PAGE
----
- Do not post your email publicly. Spammers love to search the internet looking for publicly posted email addresses.
- Do not reply to a spam message. If you do, you've just let the spammer know that they have hit an active account, and they will most likely put extra energy into targeting your email. Hackers often use this tactic.
- Be more cautious about giving out your email.
- Try to avoid creating so many accounts online. If you must, look at the website's privacy policies and whether they will share your information.
- Do not end up on compromised email databases. This might sound more challenging, but with increased security practices like strong passwords and multi-factor authentication, this risk can be reduced significantly. You can use the site haveibeenpwned.com to check if your email address is already on one of these compromised email databases.
Are You Spamming Others Without Realizing It?
With the enforcement of GDPR guidelines and CAN-SPAM requirements, be cautious that you or your employees are not violating any regulations. The last thing you want is to end up with hefty fines. A few best practices to put in place when sending out cold emails are to:
- Give an opt-out option
- Deliver clear value and do not automate everything
- Build rapport, be friendly, and establish trust with your consumer by trying to understand their pain points
Some Famous Spams or "Urban Legends"
ScamBusters.org provides many examples of urban legends or scam emails. There are several interesting examples of emails that have offers that were too good to be true.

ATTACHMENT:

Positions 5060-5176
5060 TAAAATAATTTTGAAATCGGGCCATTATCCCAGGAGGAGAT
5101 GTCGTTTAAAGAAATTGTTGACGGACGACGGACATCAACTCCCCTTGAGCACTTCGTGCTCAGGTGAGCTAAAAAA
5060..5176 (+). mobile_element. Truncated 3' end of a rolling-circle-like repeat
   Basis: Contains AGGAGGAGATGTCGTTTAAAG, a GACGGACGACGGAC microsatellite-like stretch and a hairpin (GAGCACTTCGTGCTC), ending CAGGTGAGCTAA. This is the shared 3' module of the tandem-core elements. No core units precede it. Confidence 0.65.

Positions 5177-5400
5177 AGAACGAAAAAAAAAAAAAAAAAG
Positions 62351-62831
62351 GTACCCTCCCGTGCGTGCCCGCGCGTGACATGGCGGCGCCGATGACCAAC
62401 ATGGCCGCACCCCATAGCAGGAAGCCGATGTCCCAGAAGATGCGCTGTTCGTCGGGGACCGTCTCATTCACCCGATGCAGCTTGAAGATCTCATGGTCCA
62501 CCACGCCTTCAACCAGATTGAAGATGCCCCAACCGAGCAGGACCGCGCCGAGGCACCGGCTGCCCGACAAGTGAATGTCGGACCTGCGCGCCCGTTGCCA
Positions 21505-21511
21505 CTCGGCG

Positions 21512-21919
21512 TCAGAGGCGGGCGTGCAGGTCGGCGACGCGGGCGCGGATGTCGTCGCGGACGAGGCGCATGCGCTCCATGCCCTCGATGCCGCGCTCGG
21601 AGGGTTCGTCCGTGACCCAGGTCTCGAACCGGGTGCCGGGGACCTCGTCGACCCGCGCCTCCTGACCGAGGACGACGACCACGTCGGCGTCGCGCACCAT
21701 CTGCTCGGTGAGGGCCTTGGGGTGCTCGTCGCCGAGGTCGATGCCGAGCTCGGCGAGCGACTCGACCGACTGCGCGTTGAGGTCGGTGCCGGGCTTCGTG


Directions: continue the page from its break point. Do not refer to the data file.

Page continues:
You or someone you know may have fallen victim to the famous spam email that went out claiming to be from Bath & Body Works. It urged the recipient to forward the email to 13 people, and in return, the original recipient would receive a $50 Bath & Body Works gift card. Always trust your instincts. When an offer like this sounds too good to be true, it almost always is!
Be Careful not to Hurt Legitimate Email Senders
Be careful not to click "Report Spam" every time you receive an email that you've decided you no longer wish to receive, as tempting as that may be. That approach not only hurts legitimate email senders but, it hurts those who legitimately want to receive it. For example, if you receive a newsletter that you opted in for but now decided that your email box is filling up too quickly and you no longer want it, opt to unsubscribe. If you report legitimate emails as spam, you teach the spam filter to recognize that email as spam. Then the legitimate email will end up in the spam folder of those who wanted to receive it. This shortcut hurts both publishers and consumers.
If you or your employees are already overwhelmed by the amount of spam you're receiving, you can always start fresh with a new account. Ultimately, ongoing communication and educating your employees on relevant topics such as email best practices is a great defense. TechGuard Security offers training courses on email best practices and even phishing simulations. Learn how we can help your organization practice better cyber hygiene and avoid becoming the victim of scammers and phishers.
Written by Elizabeth Dasenbrock
Elizabeth Dasenbrock is a marketer/graphic designer whose mission has always been to creatively express stories and ideas. Her skill set allows her to convey concepts to particular audiences in a visually appealing way. At TechGuard, she works on the marketing team with a focus on graphic design. In her free time, she can usually be found working on personal creative projects, tending to her houseplants, or spending time with friends and family.